Thunder River Theatre Company (TRTC) opened its 2023-2024 season on Sept. 15 with “Rabbit Hole” by David Lindsay-Abaire. Directed by TRTC Artistic Director Missy Moore and running until Oct. 1, this Pulitzer Prize-winning drama tells the story of the Corbett family, a couple who are living the dream until a tragic accident claims the life of their young son.
“Rabbit Hole” stars TRTC newcomer Brittany Crooke as Izzy, VOICES alum Toddy Walters as Becca Corbett, TRTC veteran Libby Rife as Nat, Mark Millhone making his TRTC mainstage debut as Howie Corbett and newcomer Ricky Perez as Jason Willette. The cast of this raw and groundbreaking production have strong feelings about the play.
“I feel terrified, but in a good way. The process has been surprising. It’s like I was invited to a potluck dinner. I had a bite, thinking it was going to be like a small appetizer, but it was, instead, half of an apple pie,” Millhone stated. “It’s much more than I thought I would be chewing, but that is the beauty and the gift of challenges.”
Following “Rabbit Hole,” the season will include three more plays ranging the genres of dark comedy, absurdism and farcical material. Audiences will be in for a treat with Tracy Letts’ “The Minutes,” a new comedy that turns the tables on some of the most closely held American values. It opens Nov. 11 and runs through Nov. 26 and will also be directed by Moore.
“I started the choosing process with a political play in mind as we are headed into an election season in 2024,” Moore told The Sopris Sun. “I think the state of our political culture right now is interesting, to say the least. But I also think that fear can act as a vehicle that can cause some levity and insight.”
The third production will be Samuel Beckett’s existential drama, “Endgame,” running Feb. 16 through Mar. 3, 2024, and directed by Renee Prince. And closing out the mainstage season, June 14-30, will be “POTUS: or, Behind Every Great Dumbass are Seven Women Trying to Keep Him Alive” directed by Broadway veteran Beth Malone with an all-female cast.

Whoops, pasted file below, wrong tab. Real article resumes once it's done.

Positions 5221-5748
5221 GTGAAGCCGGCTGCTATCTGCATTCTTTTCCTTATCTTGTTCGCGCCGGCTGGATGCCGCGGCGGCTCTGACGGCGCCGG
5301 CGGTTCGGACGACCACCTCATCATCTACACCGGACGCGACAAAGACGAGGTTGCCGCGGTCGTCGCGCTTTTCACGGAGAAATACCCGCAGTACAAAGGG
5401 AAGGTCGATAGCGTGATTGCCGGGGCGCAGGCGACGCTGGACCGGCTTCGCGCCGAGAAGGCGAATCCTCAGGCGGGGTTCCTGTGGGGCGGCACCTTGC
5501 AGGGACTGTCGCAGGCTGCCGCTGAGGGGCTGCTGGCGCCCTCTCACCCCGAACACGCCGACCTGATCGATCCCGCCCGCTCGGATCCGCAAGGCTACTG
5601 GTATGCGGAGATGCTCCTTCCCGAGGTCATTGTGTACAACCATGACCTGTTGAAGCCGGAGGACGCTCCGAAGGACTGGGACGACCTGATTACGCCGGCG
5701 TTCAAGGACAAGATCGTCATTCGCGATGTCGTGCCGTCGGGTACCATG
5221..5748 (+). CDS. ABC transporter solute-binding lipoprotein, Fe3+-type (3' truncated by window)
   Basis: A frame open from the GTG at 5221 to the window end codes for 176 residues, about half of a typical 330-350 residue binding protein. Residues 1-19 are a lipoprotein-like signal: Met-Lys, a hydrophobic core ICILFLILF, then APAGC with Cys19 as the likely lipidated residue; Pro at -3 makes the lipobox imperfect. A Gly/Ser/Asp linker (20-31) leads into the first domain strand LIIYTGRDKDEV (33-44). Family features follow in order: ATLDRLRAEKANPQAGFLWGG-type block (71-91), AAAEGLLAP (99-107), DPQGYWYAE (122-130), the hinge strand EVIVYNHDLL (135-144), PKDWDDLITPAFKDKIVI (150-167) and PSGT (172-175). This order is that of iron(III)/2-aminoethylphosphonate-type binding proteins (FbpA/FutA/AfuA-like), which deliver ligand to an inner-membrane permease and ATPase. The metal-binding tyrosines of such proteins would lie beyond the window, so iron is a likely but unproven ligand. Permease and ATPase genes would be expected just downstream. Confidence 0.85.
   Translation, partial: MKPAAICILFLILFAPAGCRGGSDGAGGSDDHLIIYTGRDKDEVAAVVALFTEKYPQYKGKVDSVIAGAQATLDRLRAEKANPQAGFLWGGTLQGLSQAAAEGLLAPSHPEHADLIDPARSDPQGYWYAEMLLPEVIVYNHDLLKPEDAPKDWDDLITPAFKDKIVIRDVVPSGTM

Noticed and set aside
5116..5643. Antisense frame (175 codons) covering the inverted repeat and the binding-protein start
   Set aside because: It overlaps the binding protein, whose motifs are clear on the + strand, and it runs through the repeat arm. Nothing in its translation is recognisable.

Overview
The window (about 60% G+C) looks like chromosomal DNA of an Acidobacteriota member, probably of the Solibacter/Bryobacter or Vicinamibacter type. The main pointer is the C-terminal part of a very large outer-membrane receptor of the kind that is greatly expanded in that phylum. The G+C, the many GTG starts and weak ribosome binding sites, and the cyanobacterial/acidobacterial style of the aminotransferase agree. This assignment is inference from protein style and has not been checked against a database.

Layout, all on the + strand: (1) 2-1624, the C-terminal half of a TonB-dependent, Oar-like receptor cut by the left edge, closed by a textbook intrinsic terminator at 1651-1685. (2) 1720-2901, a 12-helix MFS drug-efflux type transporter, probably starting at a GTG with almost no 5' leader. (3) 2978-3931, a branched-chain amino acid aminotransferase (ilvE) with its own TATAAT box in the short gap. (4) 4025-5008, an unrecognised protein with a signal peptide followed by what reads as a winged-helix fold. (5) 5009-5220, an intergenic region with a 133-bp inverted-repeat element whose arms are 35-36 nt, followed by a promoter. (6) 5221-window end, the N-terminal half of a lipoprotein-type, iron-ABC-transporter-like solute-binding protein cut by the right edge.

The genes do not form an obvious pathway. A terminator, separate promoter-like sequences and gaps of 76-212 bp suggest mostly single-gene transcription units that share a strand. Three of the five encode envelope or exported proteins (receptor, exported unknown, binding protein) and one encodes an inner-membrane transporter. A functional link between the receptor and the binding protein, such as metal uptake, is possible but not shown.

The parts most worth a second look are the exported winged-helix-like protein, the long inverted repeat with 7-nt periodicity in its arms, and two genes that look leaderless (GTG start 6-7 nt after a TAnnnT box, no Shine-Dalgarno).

“I hope the audience experiences things this season that challenge them,” Moore explained. “I don’t want people to come to Thunder River just to be entertained. I want them to talk about what they shared with us, what sort of experience they had, and challenge others who might not attend the theater to come see it for themselves.”
When it came to picking the opening mainstage production, Moore stated that she was drawn to this play because she is currently going through her own process of grief after the passing of her mother, Wendy Moore, in 2022.
“I find that Western cultures shy away from what can be a beautiful experience that changes you as a person. With grief, grace follows,” she said. “You know, grief is also a shared experience on a community level, but the healing from it is very individual. I think that David Lindsay-Abaire nailed it in this play.”
Along with the mainstage productions, the TRTC annual gala is on Oct. 7, featuring the talents of acclaimed drag performer Dixie Longate. The cabaret series will continue on Dec. 17, showcasing the talents of Toddy Walters. And for those looking to ring in the new year in style, TRTC will host an immersive performing arts experience,”House of Voodoo” on Dec. 29-30, directed by Amy Kimberly and inspired by New Orleans.
TRTC is also hosting a “Theatre for Young Audiences” show on April 13-14 called “Monster in Me” directed by Cassidy Willey and focusing on navigating big feelings as a youth. Consensual Improv, which was born under the TRTC umbrella, will also be performing at the theater on May 3. Additionally, Stage of Life Theatre Company will host many shows with kids of all ages at the theater.
“It’s just a lot of exciting things happening at Thunder River Theatre Company,” Moore said. “We live in such a beautiful valley, and aren’t we lucky to do what we do here?”
To purchase a season pass, individual tickets or to receive updates, visit www.thunderrivertheatre.com or call 970-963-8200.